B’s prospect Svedberg wins AHL goalie of the year


The future of Boston’s goaltending is very bright.

On Thursday, 23-year-old Providence goalie Niklas Svedberg captured the Baz Bastien Trophy as the AHL’s best netminder.

Svedberg — who the Bruins signed as a undrafted free agent last year — went an impressive 36-8-2 this year with a 2.15 GAA and .925 save percentage.

His 36 wins rank second in the league this season, and are the second-most by a rookie in the 77-year history of the AHL.

Svedberg spent last season with Brynas of the Swedish Elite League before jumping to North America. In his first American League campaign, he was named to the All-Rookie and First All-Star teams and became the first rookie to win the top goalie trophy since Jim Carey did it in 1994-95.

As mentioned above, Svedberg is just one of the talented young netminders within the Boston organization.

Tuukka Rask, 26, is thriving in his first year sans Tim Thomas, posting a 17-8-4 record with a .929 save percentage and 1.99 GAA. He’s in the mix for the Vezina Trophy.

Backup Anton Khudobin, also 26, is having a fine year too. He’s appeared in a career-high 13 games, posting an 8-3-1 record with a .925 save percentage and 2.20 GAA.

Oh, don’t forget about Malcolm Subban, 19, the Bruins’ first-round selection (24th overall) at the 2012 NHL Entry Draft. He was the second goalie off the board, represented Team Canada at the World Juniors and recently captured OHL Playoff Player of the Week.

All of this begs the question — what will the Bruins do with these guys?

Rask is a RFA after this year, Khudobin a UFA. Svedberg is on the books until 2014 (at $1 million per season) and Subban’s inked a three-year entry level deal (also, GM Peter Chiarelli’s already said he’s not going to trade Subban.)

It’ll be interesting to see how Boston plays it this summer.

One thing’s for certain — it’s a good problem to have.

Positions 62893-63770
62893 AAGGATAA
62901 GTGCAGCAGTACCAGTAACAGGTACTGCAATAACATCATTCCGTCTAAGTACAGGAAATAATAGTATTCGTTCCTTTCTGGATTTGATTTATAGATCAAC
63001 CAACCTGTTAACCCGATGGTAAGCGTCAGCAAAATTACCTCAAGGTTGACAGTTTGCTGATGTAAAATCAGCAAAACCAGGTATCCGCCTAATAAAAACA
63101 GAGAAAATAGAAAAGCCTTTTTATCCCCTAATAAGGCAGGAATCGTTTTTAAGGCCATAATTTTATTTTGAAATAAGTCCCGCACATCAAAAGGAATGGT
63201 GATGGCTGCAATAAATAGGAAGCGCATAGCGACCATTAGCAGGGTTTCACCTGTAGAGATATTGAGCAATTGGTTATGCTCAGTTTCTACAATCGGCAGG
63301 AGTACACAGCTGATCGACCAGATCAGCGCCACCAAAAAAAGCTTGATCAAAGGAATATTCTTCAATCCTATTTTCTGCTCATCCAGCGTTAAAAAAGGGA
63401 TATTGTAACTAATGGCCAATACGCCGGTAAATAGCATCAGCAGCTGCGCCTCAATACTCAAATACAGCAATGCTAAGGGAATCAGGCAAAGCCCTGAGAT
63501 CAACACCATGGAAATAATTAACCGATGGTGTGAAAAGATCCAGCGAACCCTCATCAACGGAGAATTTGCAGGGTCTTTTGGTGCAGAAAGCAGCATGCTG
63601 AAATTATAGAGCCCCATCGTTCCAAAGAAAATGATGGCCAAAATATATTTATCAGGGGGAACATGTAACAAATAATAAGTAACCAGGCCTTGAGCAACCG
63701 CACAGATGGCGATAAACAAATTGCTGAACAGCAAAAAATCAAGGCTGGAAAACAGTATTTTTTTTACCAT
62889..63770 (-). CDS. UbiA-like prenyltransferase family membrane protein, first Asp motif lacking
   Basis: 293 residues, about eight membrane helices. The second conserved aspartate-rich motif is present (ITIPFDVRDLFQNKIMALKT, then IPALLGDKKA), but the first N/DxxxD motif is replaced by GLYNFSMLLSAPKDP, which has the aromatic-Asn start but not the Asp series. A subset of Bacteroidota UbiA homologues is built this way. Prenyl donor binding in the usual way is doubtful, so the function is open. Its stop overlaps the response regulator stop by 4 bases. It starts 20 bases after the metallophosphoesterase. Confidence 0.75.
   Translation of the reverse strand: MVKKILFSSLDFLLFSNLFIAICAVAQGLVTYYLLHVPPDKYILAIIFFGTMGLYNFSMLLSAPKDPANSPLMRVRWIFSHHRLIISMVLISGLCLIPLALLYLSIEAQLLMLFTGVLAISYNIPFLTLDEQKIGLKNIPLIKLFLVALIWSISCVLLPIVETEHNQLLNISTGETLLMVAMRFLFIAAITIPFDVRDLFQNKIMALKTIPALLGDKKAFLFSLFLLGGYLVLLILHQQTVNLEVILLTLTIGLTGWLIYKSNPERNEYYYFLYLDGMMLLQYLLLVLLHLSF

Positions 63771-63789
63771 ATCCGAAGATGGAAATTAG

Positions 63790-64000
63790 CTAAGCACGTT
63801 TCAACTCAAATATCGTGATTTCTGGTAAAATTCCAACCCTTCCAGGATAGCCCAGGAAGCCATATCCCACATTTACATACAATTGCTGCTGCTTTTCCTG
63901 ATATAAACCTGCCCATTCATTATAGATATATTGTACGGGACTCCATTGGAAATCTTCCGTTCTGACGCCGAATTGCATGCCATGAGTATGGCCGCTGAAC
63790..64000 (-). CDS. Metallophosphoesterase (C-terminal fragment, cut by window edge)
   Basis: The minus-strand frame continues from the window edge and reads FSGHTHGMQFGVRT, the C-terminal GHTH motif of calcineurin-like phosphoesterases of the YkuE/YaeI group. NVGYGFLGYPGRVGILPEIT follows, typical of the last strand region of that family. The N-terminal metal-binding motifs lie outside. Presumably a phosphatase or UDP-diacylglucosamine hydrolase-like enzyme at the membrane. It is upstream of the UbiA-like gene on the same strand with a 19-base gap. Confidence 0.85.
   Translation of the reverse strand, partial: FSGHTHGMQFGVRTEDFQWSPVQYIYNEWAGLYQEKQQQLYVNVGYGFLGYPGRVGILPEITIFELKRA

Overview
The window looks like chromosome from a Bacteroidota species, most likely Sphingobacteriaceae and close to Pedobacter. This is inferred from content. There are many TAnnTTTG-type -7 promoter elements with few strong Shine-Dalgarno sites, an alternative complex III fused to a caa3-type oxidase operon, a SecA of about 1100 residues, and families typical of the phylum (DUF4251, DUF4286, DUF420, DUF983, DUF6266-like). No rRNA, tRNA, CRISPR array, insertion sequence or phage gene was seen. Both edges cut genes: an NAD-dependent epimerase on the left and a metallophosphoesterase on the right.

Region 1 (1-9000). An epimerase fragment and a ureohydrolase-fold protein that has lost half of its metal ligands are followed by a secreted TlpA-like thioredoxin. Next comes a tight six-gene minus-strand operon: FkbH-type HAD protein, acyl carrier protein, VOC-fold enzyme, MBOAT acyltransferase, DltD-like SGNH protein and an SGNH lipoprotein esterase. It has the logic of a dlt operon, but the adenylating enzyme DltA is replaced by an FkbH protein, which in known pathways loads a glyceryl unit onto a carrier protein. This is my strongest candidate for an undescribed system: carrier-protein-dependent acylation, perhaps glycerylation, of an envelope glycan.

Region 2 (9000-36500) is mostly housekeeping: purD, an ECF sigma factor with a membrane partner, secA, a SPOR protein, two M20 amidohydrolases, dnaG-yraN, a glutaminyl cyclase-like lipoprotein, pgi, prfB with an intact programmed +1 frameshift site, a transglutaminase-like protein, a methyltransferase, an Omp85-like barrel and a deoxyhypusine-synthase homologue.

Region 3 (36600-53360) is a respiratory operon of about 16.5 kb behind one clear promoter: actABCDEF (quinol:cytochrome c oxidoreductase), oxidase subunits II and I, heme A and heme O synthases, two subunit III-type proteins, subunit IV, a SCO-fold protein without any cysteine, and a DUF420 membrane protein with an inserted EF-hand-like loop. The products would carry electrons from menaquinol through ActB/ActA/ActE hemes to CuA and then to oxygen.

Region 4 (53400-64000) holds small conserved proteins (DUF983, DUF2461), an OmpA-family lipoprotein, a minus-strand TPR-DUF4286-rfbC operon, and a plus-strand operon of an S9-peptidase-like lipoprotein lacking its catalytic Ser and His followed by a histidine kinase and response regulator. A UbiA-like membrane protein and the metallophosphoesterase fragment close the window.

Kings GM says Mike Richards went into ‘a destructive spiral’

Mike Richards

The Los Angeles Kings may owe Mike Richards money until 2031 (seriously), but in settling his grievance, the team and player more or less get to turn the page.

Not before Kings GM Dean Lombardi shares his sometimes startling perspective, though.

Lombardi has a tendency to be candid, especially in the press release-heavy world of sports management. Even by his standards, his account of Richards’ “destructive sprial” is a staggering read from the Los Angeles Times’ Lisa Dillman.

“Without a doubt, the realization of what happened to Mike Richards is the most traumatic episode of my career,” Lombardi said in a written summation he provided to the Los Angeles Times. “At times, I think that I will never recover from it. It is difficult to trust anyone right now – and you begin to question whether you can trust your own judgment. The only thing I can think of that would be worse would be suspecting your wife of cheating on you for five years and then finding out in fact it was true.”

Lombardi provides plenty of eyebrow-raising statements to Dillman, including:

  • He believed he “found his own Derek Jeter” in Richards, a player who “at one time symbolized everything that was special about the sport.”
  • Lombardi remarked that “his production dropped 50 percent and the certain ‘it’ factor he had was vaporizing in front of me daily.”
  • The Kings GM believes that he was “played” by Richards.

… Yeah.

Again, it’s a powerful read that you should soak in yourself, even if you’re unhappy with the way the Kings handled the situation.

Maybe the most pressing of many lingering questions is: will we get to hear Richards’ side of the story?

Coyotes exploit another lousy outing from Quick

Jonathan Quick

Despite owning two Stanley Cup rings, there are a healthy number of people who aren’t wild about Jonathan Quick.

Those people might feel validated through the Los Angeles Kings’ first two games, as he followed a rough loss to the San Jose Sharks with a true stinker against the Arizona Coyotes on Friday.

Sometimes a goalie has a bad night stats-wise, yet his team is as much to blame as anything else. You can probably pin this one on Quick, who allowed four goals on just 14 shots through the first two periods.

Things died down in the final frame, but let’s face it; slowing things down is absolutely the Coyotes’ design with a 4-1 lead (which ultimately resulted in a 4-1 win).


A soft 1-0 goal turned out to be a sign of things to come:

Many expected the Kings to roar into this second game after laying an egg in their opener. Instead, the Coyotes exploited Quick’s struggles for a confidence-booster, which included key prospect Max Domi scoring a goal and an assist.

It’s worth mentioning that Mike Smith looked downright fantastic at times, only drawing more attention to Quick’s struggles.


After a troubled summer and a failed 2014-15 season, Los Angeles was likely eager to start things off the right way.

Instead, they instead will likely focus on the fact that they merely dropped two (ugly) games.